KristineS5
Level 2

Debt management

@Alison 

 

Sorry to hear you are barely living month to month. Sadly, you are not alone. Statistically, 70% of Americans are in the same boat.  The good news is, you can change this. It is never to late to change or start something new. You can do it!

 

I don't know what age you are or anything else about your financial situation, but the same rules apply to you as to anyone else. One or both of two things must happen to accomplish your goal of saving for emergencies and savings in general, and paying off debt. 

 

Expenses must be cut. Income must increase.

 

Again, I do not know anything about your financial situation, but those two things apply across the board in general.  Here are some suggestions and while they may seem obvious, they bear being said:

 

Do you use credit cards? If so, I recommend you stop and pay cash for what you buy.

Do you have car payments you cannot afford? You may need to get rid of a car.

Is your mortgage and property tax or rent greater than 30% of your take home pay? Least desirable, but you may need to move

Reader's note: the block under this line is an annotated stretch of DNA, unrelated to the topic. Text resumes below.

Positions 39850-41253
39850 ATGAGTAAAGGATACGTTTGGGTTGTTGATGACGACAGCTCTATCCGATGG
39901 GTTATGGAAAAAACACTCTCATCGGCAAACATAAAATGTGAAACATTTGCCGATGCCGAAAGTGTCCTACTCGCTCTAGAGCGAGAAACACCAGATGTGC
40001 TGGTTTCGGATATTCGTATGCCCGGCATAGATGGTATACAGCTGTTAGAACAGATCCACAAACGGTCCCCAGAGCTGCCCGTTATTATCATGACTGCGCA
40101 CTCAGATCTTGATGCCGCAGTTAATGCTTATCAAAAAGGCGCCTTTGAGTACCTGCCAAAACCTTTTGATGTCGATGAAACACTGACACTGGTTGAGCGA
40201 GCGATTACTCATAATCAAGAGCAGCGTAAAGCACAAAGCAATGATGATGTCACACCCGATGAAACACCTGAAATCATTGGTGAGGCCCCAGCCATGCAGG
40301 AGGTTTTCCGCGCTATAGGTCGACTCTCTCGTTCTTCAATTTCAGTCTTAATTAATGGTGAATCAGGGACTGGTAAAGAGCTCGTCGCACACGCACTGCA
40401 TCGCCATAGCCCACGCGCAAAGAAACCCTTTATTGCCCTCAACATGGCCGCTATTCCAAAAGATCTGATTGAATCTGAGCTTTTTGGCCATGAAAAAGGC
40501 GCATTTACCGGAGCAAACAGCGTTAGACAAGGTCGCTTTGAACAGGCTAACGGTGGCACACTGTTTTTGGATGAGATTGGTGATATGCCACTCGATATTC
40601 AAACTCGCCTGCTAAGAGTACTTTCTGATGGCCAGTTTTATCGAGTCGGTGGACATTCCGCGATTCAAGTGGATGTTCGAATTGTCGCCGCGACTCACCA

Do you dine out frequently or cook most of your meals at home?  Cooking at home is always cheaper

Do you impulse buy or buy things you want but don't need?  This will kill your ability to save as you want

 

Are you on a budget? Do you create a written (or electronic) budget every month before the beginning of the month where income minus expenses = zero? This is called a zero based budget. Your budget must balance at exactly zero.  This does not mean zero dollars in the bank. It means income and expenses match exactly. Trim all unnecessary expenses. What is necessary may be up for debate, but generally speaking the only things we need are shelter and utilities, food, basic clothing, and transportation.  I call these the four walls. Always make these your first priority in your budget. Always. Prioritize from there. 

 

Second, as quick as you can save $1000 for an emergency starter fund. Sell stuff you don't need, work a part-time job.

 

Third, list your debts least to greatest without regard to interest rate.  Take all available money from your streamlined budget and throw it at the smallest debt to pay it off while making minimum payments on the other debt.  When the first debt is paid, move to the second debt and throw all money at that debt while making minimum payments on the others. This is a debt snowball and will gain momentum as it rolls downhill. The psychological value of paying off debt will encourage you to push forward! 

 

The above works. I know because I've done it. Not saying it is easy, but if you are willing to make some sacrifices - most people do to accomplish their goals - you can do this!